Other honorable mentions include, Belghast of, (thanks Liore!), Ross of, Chase of, Tobold of, Izlain of, Braxwolf of, and Joseph Skyrim of I really like that I have more cross traffic now, and I can only hope I'm also driving traffic to other folks as well. It's nice to get that cross-chatter and mix of opinions.

Finally, I'm just going to say that beat out Google Plus for referrals. Which is really, really sad since I post pretty much everything on Google Plus. But hooray for DuckDuckGo!

Most Popular Posts by Page View

First, you can tell which post got Reddit bombed: "Is Raiding With 10 Harder Than 30?" Kind of got everything bombed, really. Lots of direct links from guild sites, forums, etc. That single post makes up literally more than half of my total page views this year.

Can you guess when Reddit linked my post?
The next one on the list is my post on Cities: Skylines, "Come On In! The Traffic's Fine! A Case Study in Pictures", which got an immense amount of residual search traffic even months after I wrote it. Traffic in that game was a Big Deal. The Kotaku article that called it broken was pretty off-kilter, and I showed that it was totally manageable.

#3, "How to Create Your Own Projected Texture" is a How-to I wrote exactly a year ago for Unity, but never really "posted" it. Those pageviews are entirely from search traffic and random linking on Unity forums/quests/etc. Projected textures were finicky, what can I say? Clearly I wasn't the only person who needed help figuring them out.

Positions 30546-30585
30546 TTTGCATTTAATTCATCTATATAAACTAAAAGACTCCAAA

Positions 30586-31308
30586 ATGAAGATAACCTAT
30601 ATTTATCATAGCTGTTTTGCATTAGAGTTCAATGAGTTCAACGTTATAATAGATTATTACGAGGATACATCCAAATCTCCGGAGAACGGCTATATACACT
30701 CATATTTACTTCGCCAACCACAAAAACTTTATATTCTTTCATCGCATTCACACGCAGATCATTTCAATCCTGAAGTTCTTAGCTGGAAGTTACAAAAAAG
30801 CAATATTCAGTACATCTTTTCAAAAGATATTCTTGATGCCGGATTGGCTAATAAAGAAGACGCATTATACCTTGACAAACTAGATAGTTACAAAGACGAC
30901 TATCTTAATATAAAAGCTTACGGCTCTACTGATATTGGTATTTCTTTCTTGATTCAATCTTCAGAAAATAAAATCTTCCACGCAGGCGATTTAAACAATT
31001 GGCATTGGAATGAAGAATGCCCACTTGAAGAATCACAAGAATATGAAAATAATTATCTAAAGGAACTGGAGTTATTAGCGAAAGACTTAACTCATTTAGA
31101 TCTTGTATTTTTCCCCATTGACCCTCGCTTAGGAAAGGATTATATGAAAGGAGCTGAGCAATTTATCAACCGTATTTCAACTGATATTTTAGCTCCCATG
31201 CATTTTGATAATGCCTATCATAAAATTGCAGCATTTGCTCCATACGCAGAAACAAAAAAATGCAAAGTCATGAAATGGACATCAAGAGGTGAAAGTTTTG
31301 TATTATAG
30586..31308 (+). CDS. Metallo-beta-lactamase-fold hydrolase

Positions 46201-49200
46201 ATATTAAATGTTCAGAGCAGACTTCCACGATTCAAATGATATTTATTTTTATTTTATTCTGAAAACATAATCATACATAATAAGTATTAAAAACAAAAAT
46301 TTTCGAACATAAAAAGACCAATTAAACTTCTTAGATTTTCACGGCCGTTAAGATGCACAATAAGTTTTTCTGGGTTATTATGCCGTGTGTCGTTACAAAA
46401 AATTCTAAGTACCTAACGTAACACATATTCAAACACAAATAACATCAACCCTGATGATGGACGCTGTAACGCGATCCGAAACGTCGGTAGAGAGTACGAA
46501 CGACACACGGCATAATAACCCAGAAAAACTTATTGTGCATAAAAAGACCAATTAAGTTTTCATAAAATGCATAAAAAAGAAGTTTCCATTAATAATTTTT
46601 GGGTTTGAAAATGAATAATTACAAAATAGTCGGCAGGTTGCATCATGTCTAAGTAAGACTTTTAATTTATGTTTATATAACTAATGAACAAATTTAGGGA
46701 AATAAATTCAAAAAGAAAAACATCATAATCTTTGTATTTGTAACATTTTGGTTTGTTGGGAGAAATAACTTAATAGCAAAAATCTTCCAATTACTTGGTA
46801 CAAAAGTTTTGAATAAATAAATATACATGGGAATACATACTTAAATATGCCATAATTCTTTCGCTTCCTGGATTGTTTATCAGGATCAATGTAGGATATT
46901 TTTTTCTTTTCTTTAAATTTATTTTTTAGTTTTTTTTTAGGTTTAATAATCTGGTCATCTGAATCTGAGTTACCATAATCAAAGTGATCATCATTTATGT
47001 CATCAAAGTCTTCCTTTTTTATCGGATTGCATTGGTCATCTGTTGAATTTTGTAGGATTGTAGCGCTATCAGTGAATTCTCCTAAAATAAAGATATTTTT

#4, "Just How Much Damage Could a Backdoor in an Addon Do?" even had a video to go with it. That was a pretty comprehensive post altogether, and I got to play "hacker" to boot, which was a neat exercise.

#5 "Speculation Station - The Legendary Ring Proc" I'm actually sad is on the list. That was datamined legendary rings, rather than the actual ones. Meh. I almost wanted to pull that post after I wrote it.

#6 "Epic Blog Battles of Gaming: FFXIV vs. WoW" and 9 "FFXIV vs. WoW: Content Delivery Comparison" are good comparison posts between the two games. Decently popular when posted across all mediums, still get residual search traffic.

#7 "WoW: Fiction Has a Horde Bias" is a post I wrote last year! But between the link on my side-bar, it coming up in conversation on Twitter a couple times, and some search hits, it accumulated a fair bit of views this year, too. It's actually accumulated almost as many hits this year as the year I wrote it. Clearly a popular subject.

#8 "My First WoW Arena Foray" mostly got residual traffic from the Reddit bomb as it was written right before "Is Raiding With 10 Harder Than 30?".

And #10, "Overwatch: Diversity Done Better", got a lot of traction on Twitter, hence why it ranks so highly in page views

Most Popular Posts by Comments

But as we did last year, what if I used comments as the sorting mechanism rather than page views?